Rinderpest has been eradicated, but vigilance and surveillance are needed to ensure it doesn’t come back. Research is set to resume on the rinderpest virus, the cause of a deadly cattle disease that was declared eradicated in 2011 and has been off limits for study ever since. The moratorium — part of efforts to guard against accidental or intentional release of virus that could reintroduce the disease — was lifted on 10 July and replaced by a new international oversight system for such research. In its heyday, the disease — the only one other than smallpox to be eradicated from nature — killed hundreds of millions of cattle, mainly in Europe, Asia and Africa, often leaving famine in its wake. Under the new oversight system, run by the Food and Agriculture Organization of the United Nations (FAO) in Rome and the Paris-based World Organisation for Animal Health (OIE), the risks and benefits of research proposals will be assessed by a joint advisory committee, and then the FAO and the OIE will decide on approvals. Eligible research must show potential for substantial practical or scientific benefits and be conducted under stringent biosafety and biosecurity conditions. The first project that has garnered approval will test whether vaccines developed against a closely related virus — peste des petits ruminants (PPR), which causes disease in sheep and goats — might also protect cattle against rinderpest. Led by Michael Baron, a rinderpest researcher at the Institute for Animal Health in Pirbright, UK, the project, if successful, would eliminate the need to retain stocks of live-attenuated rinderpest vaccine. That would contribute to the goal of reducing the number of labs worldwide holding rinderpest material, thus decreasing the risk of reintroduction.
Some 55 labs in 35 countries still hold some kind of rinderpest virus, according to a 2011 survey published in January 2012 in the journal Emerging Infectious Diseases: 37% of them in Asia, 29% in Africa and 26% in Europe (G. Fournié et al. Emerging Infect. Dis. http://doi.org/m7w; 2013). The identities of the labs remain confidential. The most dangerous stocks are of live field strains of virus, estimated to be kept in at least 16 labs in 14 countries, and samples of blood and tissues from infected herds, kept in at least 10 labs in 10 countries. Stocks of live-attenuated vaccine, currently held in at least 53 labs in 34 countries, are deemed less problematic, although some could, in theory, revert to disease-causing forms. The FAO and the OIE hope to eventually reduce the number of sites holding live wild viruses to a handful of officially designated labs, ideally located outside regions where accidental releases could have devastating consequences, says David Ulaeto, a virologist and member of the joint advisory committee. Conversely, the agencies plan to centralize stocks of vaccines in a few high-containment repositories in regions at highest risk of disease, so that they can be deployed within hours of any confirmed recurrence of rinderpest. No siting decisions have been made, but one might imagine a repository in Africa, one or two in Asia and one in Europe, says Juan Lubroth, the FAO’s chief veterinary officer. The process of destroying virus or shipping it to centres with high biosafety levels must be done in a way that does not risk its release, says Ulaeto. The FAO and the OIE are working on high-security protocols for shipping the virus and ways to ensure that autoclaves in labs holding it are certified to function at levels guaranteed to provide a 100% kill. Many countries are reluctant to give up their vaccine stocks in case the disease should reappear and threaten their food supply. They worry about becoming dependent on the willingness of the international community to swiftly provide them with needed vaccines. “The challenge is political,” says Bernard Vallat, director general of the OIE. He says that the FAO and the OIE are drafting agreements and international contingency plans that should help reassure countries that swift help would be forthcoming and that they would have guaranteed access to vaccine from FAO–OIE repositories. Vallat notes that if Baron proves that PPR vaccines can protect cattle against rinderpest, it would provide an elegant way around such political issues: there would no longer be any need to hold onto rinderpest vaccines. Baron says that he hopes to start the vaccine-challenge trials next spring and complete them by the end of 2014.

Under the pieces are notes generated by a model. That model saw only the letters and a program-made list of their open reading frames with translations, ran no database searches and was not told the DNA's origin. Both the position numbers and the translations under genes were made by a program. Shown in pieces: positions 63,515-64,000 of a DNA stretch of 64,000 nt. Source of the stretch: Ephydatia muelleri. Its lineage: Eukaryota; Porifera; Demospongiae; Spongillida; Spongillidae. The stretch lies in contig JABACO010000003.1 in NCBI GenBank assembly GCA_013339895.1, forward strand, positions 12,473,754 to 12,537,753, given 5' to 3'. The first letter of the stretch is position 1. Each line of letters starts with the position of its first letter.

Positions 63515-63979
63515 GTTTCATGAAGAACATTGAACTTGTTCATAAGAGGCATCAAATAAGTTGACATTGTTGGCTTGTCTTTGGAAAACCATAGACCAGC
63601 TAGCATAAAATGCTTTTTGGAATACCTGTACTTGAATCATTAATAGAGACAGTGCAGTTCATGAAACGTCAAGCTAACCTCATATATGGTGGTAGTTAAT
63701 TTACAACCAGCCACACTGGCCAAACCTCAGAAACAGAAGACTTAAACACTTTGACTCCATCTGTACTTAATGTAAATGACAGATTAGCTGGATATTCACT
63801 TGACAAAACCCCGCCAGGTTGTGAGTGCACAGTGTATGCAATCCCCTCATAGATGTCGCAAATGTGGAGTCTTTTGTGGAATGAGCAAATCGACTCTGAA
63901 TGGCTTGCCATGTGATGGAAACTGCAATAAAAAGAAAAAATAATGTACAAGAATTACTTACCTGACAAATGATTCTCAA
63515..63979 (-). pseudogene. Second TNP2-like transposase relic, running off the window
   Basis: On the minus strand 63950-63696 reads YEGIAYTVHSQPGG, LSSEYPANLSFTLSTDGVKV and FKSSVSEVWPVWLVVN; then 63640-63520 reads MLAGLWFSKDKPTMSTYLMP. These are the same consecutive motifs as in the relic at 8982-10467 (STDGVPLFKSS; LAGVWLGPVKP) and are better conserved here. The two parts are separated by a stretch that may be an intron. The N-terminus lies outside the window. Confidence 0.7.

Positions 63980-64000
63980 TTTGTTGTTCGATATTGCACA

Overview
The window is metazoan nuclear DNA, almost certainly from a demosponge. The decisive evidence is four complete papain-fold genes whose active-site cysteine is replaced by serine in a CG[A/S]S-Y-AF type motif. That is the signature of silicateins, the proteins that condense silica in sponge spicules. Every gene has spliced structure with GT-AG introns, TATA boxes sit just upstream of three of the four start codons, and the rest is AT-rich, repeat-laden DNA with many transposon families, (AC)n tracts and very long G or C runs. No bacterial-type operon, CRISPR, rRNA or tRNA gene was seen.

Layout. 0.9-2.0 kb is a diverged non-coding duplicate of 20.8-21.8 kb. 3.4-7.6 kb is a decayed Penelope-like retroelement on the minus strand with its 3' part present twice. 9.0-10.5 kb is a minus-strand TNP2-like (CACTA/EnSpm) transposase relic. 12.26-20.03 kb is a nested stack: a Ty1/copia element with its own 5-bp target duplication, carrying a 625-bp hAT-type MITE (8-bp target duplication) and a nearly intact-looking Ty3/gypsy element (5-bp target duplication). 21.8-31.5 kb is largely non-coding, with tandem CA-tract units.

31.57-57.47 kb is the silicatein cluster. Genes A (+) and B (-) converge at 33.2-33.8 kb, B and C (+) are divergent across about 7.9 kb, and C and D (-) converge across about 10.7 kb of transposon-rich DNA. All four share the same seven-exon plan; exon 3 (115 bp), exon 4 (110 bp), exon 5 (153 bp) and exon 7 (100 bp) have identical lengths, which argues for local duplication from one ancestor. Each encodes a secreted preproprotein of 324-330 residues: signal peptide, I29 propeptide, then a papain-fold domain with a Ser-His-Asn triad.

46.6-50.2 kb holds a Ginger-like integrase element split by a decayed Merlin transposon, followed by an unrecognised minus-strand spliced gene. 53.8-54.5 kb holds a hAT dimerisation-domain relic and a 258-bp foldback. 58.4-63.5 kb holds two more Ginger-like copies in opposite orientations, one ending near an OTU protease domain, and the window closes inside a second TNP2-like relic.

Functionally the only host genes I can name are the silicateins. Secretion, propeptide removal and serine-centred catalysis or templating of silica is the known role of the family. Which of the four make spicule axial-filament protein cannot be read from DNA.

August 6, 2013
Original web page at Nature